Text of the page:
Q. John, you're known as being a big sports fan away from tennis. So what order do your favorite teams fall in? Is it Panthers, Georgia, Hurricanes?

JOHN ISNER: Good question. No. I think they're all on par.

CAPTAIN COURIER: Terrible answer.

JOHN ISNER: No, it's not.

CAPTAIN COURIER: Terrible answer.

JOHN ISNER: Right now...

Q. Is it being honest?

JOHN ISNER: No, no, right now it's hockey season. Panthers unfortunately are out of it and Georgia is done, so that's the sport I'm following closest right now, I guess. Those three teams, certainly I enjoy cheering for them.

Q. If you had to get rid of one...

JOHN ISNER: (Laughter.) Can't answer that one.

Q. How many Panthers jerseys do you own?

JOHN ISNER: Actually not that many. I think I have two. I'm not a big jersey guy. You know, I'm not...

CAPTAIN COURIER: They don’t make them big enough for you.

JOHN ISNER: They do. They do. I've got a Delhomme jersey and a Steve Smith jersey. That's it. I just wear a hat if I go to the game or something.

Q. Are you still texting with Steve Smith? You guys that tight?

JOHN ISNER: Yeah. He's a pretty good friend of mine. I mean, we don't text every day, but, no, we're good friends. I got to know him a little bit, which was cool.

Q. John, is the health okay? There were some issues Down Under.

JOHN ISNER: Yeah, I'm getting better. I wouldn't say I'm exactly where I want to be right now. You know, annoying issue that I'm dealing with, but I'm certainly getting better. I'm not going backwards, so we'll see how these next couple days go.

Q. Jim, quickly, the Great Britain team, what kind of challenge will they pose?

CAPTAIN COURIER: Sure. Well, we obviously know a lot about Andy Murray on our side. These guys have seen a lot of him. We don't know as much about the rest of their singles players. We'll learn more as we go over the weekend for sure. It's going to be a challenge for us, because even if you don't recognize -- and I wouldn't expect
that you guys would recognize too many of the guys other than Murray on their team - we all know what Davis Cup means to people and what it brings out in other teams. We've experienced some heartbreak at the hands of people that most tennis fans don't know a lot about. So we can't underestimate anything or anyone in this setting.
There are three matches that need to go on our side somehow, some way. If we get more than that, that would be great. We're focused on getting three. We know they're going to be tough.

Q. Jim, thoughts about the facility here.

CAPTAIN COURIER: Yeah, this is one of the most unique and beautiful tennis settings I think we'll experience in our lifetime. This is spectacular to be able to be in this ballpark and just have an incredible tennis facility pop up out of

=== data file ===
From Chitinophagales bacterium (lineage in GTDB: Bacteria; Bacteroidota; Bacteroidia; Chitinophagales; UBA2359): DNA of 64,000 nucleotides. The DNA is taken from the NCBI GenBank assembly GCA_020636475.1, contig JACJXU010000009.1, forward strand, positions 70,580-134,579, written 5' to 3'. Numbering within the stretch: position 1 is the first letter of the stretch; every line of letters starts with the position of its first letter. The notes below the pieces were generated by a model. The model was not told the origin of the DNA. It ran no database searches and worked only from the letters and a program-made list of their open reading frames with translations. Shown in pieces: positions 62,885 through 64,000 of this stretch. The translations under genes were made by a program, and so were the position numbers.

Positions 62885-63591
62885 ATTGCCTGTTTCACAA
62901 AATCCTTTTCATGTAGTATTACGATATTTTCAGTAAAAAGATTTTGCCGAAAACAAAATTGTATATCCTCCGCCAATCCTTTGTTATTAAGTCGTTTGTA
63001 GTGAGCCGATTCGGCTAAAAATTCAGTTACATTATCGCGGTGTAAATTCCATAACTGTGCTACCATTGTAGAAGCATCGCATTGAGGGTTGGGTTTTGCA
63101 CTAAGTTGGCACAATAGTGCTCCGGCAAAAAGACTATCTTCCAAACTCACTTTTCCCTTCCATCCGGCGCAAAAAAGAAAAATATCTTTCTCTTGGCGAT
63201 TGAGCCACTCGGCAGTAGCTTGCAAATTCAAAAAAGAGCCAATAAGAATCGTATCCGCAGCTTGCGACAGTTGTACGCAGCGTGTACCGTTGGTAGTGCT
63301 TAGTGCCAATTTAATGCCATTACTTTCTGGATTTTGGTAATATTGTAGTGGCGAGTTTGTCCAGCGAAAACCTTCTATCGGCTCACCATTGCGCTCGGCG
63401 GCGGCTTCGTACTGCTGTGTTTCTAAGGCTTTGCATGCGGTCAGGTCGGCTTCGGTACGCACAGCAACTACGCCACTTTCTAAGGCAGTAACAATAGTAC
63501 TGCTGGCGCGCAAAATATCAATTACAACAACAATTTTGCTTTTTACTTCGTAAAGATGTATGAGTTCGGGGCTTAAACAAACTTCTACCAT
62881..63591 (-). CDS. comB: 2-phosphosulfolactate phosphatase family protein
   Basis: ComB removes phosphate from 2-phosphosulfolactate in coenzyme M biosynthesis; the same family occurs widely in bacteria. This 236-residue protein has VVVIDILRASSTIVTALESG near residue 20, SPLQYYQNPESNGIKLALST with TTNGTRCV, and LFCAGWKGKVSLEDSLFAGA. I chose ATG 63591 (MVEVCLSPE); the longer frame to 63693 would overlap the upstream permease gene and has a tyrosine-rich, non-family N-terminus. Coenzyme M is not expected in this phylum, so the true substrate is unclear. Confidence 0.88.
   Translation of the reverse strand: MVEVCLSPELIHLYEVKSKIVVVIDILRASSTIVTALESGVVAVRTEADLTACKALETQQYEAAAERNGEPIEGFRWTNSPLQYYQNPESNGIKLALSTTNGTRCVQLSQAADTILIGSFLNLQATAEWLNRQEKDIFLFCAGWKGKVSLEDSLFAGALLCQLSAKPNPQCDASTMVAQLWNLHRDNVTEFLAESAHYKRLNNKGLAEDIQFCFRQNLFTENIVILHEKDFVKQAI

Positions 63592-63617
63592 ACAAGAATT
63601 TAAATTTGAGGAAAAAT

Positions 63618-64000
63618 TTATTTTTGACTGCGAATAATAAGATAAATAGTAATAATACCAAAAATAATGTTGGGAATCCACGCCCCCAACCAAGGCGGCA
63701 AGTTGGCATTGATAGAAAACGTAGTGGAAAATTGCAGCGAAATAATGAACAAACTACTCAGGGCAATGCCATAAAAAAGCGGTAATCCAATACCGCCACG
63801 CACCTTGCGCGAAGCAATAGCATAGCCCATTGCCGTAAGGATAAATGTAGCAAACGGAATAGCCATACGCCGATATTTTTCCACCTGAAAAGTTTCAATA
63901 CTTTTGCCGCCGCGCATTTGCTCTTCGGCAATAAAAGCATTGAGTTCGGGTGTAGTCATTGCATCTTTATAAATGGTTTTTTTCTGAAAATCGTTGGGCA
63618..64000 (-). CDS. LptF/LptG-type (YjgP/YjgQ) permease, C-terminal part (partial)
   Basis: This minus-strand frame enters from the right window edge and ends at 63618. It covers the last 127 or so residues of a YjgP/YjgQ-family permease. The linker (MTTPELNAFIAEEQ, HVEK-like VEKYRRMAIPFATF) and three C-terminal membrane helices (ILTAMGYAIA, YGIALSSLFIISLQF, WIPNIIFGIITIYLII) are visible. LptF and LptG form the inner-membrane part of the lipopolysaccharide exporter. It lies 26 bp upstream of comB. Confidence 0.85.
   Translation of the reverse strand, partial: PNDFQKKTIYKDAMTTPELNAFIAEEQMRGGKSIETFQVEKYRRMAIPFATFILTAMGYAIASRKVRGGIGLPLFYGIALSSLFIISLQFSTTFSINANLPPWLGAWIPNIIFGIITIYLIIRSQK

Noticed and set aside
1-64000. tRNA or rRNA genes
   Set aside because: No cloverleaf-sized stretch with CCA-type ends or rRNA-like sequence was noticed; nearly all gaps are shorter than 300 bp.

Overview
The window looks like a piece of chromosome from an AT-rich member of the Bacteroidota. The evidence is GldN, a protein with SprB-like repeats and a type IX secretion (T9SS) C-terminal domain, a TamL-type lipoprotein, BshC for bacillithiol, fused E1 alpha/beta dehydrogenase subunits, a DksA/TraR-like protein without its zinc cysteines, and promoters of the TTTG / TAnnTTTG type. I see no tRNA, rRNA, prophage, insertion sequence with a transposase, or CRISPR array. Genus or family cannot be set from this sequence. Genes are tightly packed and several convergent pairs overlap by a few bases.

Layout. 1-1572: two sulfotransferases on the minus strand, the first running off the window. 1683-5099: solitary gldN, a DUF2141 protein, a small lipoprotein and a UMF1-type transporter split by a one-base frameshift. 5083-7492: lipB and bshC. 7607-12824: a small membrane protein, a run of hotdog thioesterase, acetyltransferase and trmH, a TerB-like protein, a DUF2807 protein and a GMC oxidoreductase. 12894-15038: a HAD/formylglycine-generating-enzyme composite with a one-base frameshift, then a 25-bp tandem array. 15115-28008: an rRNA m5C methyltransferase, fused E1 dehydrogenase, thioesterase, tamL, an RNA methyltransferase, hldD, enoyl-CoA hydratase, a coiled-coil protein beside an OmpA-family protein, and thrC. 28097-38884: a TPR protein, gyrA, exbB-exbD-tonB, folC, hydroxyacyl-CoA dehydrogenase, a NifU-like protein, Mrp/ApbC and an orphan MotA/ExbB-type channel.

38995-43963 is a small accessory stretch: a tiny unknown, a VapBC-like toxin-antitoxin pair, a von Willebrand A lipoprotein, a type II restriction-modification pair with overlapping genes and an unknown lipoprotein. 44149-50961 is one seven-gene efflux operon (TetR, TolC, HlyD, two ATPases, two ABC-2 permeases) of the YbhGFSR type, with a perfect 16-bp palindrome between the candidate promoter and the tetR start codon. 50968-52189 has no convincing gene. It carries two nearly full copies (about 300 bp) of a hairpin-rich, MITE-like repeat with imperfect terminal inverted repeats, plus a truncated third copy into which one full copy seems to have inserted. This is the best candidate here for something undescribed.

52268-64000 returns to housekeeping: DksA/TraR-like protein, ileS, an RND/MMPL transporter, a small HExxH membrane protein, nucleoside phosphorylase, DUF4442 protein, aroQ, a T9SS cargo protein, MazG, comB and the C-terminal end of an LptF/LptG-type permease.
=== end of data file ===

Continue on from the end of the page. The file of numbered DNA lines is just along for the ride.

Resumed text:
nowhere. It's going to be special not only for us playing, but I think for the spectators that get to come and experience it too. It's going to be one that we'll all look back on hopefully fondly because we'll have won, but certainly the experience of playing here in San Diego will be a special one.

Q. I saw Ron Burgundy has been credentialed. Has he asked you any good questions?

CAPTAIN COURIER: I didn't notice that Ron was here, we're all fans of San Diego. Not sure if he knows what it stands for officially. Not sure if we'll see any whales this week. It's good to have Ron in the house. That's about as inside as I can get without getting outside. (Laughter.)

Q. John, it's nearly four years after the fact, but do you still get asked about the Wimbledon, 70-68?

CAPTAIN COURIER: You just did.

JOHN ISNER: Yeah, I get asked a lot, and I just got asked again. (Laughter.)

Q. So in other words, you get tired of being asked about it?

JOHN ISNER: No. I mean, sometimes. It's gotten less and less I guess as the years have gone on.

CAPTAIN COURIER: Imagine how bad it would be if he lost the match?

JOHN ISNER: Yeah. Could be worse.

Q. Are any of you Padres fans?

CAPTAIN COURIER: I'm a Dick Enberg fan, but I'm a Cincinnati Reds fan. Sorry about that.

BOB BRYAN: Dodgers and Padres.

SAM QUERREY: If the Dodgers aren't in I cheer for the NL West, so...

Q. Best team money can buy.

SAM QUERREY: Yeah, whatever. Championship.

Q. Hey, Jim, when does the order of play for singles become...

CAPTAIN COURIER: Thursday. So Thursday we do the official draw and they'll pick and get to see which match goes. It's 1 versus 2, so they'll select it out of the hat or something on Thursday.

Q. Sam, does it matter to you when you play?

SAM QUERREY: No. I've played first; I've played second. Really don't matter. I'll be ready either way.


Q. Question is for Mike and Bob. Tell me your thoughts about your participation in World Tennis Day, what's it mean to play in it and what exactly are you going to be doing for it.

BOB BRYAN: World tennis day. Yeah, we're excited to go to Madison Square Garden. Obviously that's a historic venue for all sports, and there's been some great tennis events there over the years. I know the World Tour Finals were there in the '80s. Did you play there?


BOB BRYAN: Bad luck. But, yeah, being a music fan, every artist, they've made it when they've sold out the Garden. I don't know if we're going to sell it out, but we're going to have a lot of fun.

CAPTAIN COURIER: You've made it.

JOHN ISNER: Finally.

CAPTAIN COURIER: You haven't made it yet. You haven't won enough Grand Slams yet.
All right, thanks everyone.

Report this ad